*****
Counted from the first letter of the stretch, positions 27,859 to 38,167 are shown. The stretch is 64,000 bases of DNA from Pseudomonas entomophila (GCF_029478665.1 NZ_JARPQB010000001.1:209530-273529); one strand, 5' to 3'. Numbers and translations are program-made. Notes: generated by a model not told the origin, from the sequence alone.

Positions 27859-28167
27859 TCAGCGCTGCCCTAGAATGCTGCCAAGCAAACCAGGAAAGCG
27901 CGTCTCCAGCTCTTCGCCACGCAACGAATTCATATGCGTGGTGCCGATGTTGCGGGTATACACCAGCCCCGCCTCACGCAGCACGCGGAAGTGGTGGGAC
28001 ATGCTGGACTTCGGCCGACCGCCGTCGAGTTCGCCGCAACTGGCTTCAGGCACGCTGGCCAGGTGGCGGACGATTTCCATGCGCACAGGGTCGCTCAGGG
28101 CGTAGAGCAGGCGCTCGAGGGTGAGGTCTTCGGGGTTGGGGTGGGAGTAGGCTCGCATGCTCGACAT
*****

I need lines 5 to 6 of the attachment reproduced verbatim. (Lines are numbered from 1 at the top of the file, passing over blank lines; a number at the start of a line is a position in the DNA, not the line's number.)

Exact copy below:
28001 ATGCTGGACTTCGGCCGACCGCCGTCGAGTTCGCCGCAACTGGCTTCAGGCACGCTGGCCAGGTGGCGGACGATTTCCATGCGCACAGGGTCGCTCAGGG
28101 CGTAGAGCAGGCGCTCGAGGGTGAGGTCTTCGGGGTTGGGGTGGGAGTAGGCTCGCATGCTCGACAT